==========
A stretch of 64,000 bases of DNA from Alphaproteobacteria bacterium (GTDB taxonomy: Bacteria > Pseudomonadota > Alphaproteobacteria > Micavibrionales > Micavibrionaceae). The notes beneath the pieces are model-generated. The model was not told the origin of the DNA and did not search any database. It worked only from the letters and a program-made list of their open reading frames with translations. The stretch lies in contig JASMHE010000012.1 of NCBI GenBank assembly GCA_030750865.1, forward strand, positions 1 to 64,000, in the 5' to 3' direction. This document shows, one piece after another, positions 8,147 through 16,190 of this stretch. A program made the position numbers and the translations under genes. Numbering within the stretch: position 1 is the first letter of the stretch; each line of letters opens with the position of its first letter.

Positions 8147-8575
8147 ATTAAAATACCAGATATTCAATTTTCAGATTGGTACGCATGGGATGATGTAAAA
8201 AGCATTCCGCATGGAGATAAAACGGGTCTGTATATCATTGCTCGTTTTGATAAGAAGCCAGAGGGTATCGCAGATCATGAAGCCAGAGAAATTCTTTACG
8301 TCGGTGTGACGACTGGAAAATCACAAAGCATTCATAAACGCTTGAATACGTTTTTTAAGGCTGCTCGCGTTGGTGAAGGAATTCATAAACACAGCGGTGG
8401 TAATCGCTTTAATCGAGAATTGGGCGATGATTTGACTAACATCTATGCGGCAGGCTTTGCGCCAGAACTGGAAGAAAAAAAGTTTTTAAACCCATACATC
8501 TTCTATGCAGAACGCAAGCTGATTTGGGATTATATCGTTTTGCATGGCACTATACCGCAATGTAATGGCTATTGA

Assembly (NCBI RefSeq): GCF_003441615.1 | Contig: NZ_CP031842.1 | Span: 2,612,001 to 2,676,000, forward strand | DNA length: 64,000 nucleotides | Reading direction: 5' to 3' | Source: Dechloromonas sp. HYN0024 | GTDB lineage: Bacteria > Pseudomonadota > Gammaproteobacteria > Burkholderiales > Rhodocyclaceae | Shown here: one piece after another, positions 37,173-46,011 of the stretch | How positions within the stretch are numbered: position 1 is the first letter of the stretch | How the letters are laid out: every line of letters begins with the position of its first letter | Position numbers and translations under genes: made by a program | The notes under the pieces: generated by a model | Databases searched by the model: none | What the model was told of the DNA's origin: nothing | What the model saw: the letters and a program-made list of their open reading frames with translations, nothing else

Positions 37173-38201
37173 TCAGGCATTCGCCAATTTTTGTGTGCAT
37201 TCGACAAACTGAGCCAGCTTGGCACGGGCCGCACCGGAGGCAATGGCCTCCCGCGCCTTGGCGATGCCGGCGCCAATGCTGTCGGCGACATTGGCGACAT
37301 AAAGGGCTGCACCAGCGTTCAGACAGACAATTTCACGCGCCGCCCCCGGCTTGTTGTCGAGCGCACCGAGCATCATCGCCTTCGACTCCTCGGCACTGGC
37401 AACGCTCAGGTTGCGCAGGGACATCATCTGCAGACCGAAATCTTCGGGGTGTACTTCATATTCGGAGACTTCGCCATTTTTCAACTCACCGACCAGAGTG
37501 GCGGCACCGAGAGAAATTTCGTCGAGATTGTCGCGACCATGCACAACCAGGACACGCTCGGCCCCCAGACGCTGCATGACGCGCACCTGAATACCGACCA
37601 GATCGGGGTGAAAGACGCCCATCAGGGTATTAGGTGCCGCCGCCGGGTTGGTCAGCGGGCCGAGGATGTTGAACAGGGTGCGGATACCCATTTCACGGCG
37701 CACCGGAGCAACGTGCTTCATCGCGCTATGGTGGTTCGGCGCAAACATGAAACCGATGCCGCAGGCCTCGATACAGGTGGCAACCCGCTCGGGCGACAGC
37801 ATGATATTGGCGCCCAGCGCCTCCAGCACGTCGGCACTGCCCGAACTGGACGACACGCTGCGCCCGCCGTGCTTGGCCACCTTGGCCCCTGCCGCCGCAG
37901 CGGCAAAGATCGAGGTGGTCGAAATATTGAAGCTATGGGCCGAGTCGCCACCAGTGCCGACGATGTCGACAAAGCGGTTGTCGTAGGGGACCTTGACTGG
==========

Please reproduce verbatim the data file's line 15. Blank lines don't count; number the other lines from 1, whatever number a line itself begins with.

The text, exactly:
37601 GATCGGGGTGAAAGACGCCCATCAGGGTATTAGGTGCCGCCGCCGGGTTGGTCAGCGGGCCGAGGATGTTGAACAGGGTGCGGATACCCATTTCACGGCG